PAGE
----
Emmett Ray Cofer

Emmett Ray Cofer died May 6 in Leadville at age 99 following a fall. He was born Nov. 19, 1921 in Campbellsville, Kentucky, the sixth of seven children of Charles E. Cofer and Martha “Mattie” Jenette Smith.

Early in his life the family migrated west, acquiring a farm on the Snake River Plain southeast of Boise. He grew up driving horse-drawn plows and wagons and rode a horse to school. He graduated from Heyburn High School in 1940 and entered the U.S. Army after Pearl Harbor.

Following basic training, he was sent to a specialized training program at Kalamazoo College in Michigan, where he met his future wife, Joan Carter. He was next assigned to flight training in Florida, but before it began the entire class was reassigned to elements of the Third Army, staging in England. He waded ashore in Normandy after D-Day, a sergeant in an infantry weapons platoon. They blasted across France and got caught up in the Battle of the Bulge — where he’s included in a widely-reprinted photo getting a delayed holiday meal in a snowy chow line.

Two months later, circumstances placed him in charge of the platoon in the first assault wave crossing the Rhine into Germany. He was awarded a Bronze Star for actions later in the day, and remained platoon leader for the duration of the war. The platoon’s trek across Germany ended with handshakes with Russian soldiers near the Czech border.

He never bought in to the “Greatest Generation” label, nor did he have any interest in glorifying the war. He once said that only three of the original 35 men in his platoon were present at war’s end. He was very lucky, but he wasn’t unscathed. He seldom spoke of his time in Europe unless directly asked, and then usually responding with glib one-liners that began “Well, George and I …” He maintained the utmost respect for George Patton throughout his life.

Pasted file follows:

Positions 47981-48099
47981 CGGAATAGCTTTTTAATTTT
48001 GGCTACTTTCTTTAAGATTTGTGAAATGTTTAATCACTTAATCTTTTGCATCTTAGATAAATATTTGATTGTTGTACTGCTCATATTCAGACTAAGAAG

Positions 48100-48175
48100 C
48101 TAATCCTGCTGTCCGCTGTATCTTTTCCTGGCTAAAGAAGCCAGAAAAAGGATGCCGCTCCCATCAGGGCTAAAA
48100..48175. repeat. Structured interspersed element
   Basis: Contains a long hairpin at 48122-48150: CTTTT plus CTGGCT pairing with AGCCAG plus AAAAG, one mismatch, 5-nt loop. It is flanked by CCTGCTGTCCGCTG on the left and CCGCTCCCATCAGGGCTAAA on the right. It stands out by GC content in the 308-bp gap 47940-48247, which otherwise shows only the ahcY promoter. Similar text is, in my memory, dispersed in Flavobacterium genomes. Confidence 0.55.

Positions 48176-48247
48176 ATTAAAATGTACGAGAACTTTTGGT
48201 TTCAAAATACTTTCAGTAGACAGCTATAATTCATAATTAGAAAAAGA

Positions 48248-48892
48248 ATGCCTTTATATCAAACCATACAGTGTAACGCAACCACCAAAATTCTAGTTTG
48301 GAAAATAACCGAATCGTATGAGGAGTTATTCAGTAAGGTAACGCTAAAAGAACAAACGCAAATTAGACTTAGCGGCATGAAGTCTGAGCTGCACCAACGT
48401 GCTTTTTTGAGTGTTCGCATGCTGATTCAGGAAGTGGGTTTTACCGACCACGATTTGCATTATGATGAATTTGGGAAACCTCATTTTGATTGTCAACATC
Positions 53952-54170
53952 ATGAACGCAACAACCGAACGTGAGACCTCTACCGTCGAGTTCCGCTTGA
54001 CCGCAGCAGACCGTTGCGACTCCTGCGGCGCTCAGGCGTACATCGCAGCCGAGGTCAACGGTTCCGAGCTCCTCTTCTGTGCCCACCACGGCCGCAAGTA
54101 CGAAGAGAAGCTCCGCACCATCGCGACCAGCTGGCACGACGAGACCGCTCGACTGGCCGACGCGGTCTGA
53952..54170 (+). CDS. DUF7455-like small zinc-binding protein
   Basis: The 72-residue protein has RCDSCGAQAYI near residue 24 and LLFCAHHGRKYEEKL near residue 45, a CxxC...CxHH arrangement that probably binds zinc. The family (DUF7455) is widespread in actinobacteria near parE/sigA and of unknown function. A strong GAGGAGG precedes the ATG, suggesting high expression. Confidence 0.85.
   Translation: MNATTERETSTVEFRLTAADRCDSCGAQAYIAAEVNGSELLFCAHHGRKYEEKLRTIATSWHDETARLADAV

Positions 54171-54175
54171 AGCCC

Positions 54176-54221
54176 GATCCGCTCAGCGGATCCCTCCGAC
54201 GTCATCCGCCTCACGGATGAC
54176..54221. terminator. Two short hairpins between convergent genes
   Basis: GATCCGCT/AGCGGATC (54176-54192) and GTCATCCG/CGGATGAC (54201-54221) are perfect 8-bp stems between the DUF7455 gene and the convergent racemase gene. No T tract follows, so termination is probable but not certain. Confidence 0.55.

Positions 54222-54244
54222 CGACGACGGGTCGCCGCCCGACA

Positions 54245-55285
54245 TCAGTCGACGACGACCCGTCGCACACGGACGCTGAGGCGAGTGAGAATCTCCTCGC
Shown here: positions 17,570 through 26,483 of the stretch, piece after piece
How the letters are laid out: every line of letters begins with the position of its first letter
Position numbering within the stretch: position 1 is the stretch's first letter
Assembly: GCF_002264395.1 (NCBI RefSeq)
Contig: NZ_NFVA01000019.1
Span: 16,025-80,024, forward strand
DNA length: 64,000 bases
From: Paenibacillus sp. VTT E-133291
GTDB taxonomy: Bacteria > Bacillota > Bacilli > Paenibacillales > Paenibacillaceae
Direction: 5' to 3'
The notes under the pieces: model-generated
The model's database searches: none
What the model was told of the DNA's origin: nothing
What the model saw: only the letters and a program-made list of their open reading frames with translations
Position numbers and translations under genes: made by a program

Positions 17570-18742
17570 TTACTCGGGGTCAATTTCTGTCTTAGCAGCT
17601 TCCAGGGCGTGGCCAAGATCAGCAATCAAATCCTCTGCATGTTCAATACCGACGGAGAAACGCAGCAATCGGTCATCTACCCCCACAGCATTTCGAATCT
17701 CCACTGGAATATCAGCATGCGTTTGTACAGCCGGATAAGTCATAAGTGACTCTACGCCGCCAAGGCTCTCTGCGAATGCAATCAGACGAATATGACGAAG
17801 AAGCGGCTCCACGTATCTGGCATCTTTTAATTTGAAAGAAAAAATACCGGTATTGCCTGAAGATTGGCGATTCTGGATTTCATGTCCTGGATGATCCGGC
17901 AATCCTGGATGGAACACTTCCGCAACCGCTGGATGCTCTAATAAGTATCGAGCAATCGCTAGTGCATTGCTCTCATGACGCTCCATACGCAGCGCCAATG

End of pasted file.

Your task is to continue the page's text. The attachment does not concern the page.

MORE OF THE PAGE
After release from the Army, he moved on to the booming lumber business in northern California. Joan worked her way west, married Ray in 1947, and settled in to raising two boys in small sawmill towns.

She developed a strong interest in amateur radio, built her own gear, and became one of the few women at the time to hold an Amateur Extra rating; he followed with a General License. Their mantra was “anything for education,” sending both their boys to Stanford.

He retired in 1983, devoting himself to fishing eastern Sierra Nevada trout streams, hiking, lapidary, reading history and biography, and caring for his wife’s mother, who lived to be almost 107. When Joan died in 2015, he joined his eldest son and daughter-in-law in Leadville. He appreciated Leadville’s architecture, both style and color, and greatly enjoyed breakfasts at the Golden Burro and dinners at the Twin Lakes Inn.

He outlived all of his good friends and siblings. He is survived by two sons, Chuck in Leadville and Larry in Menlo Park, California, and by four grandchildren and eight great-grandchildren.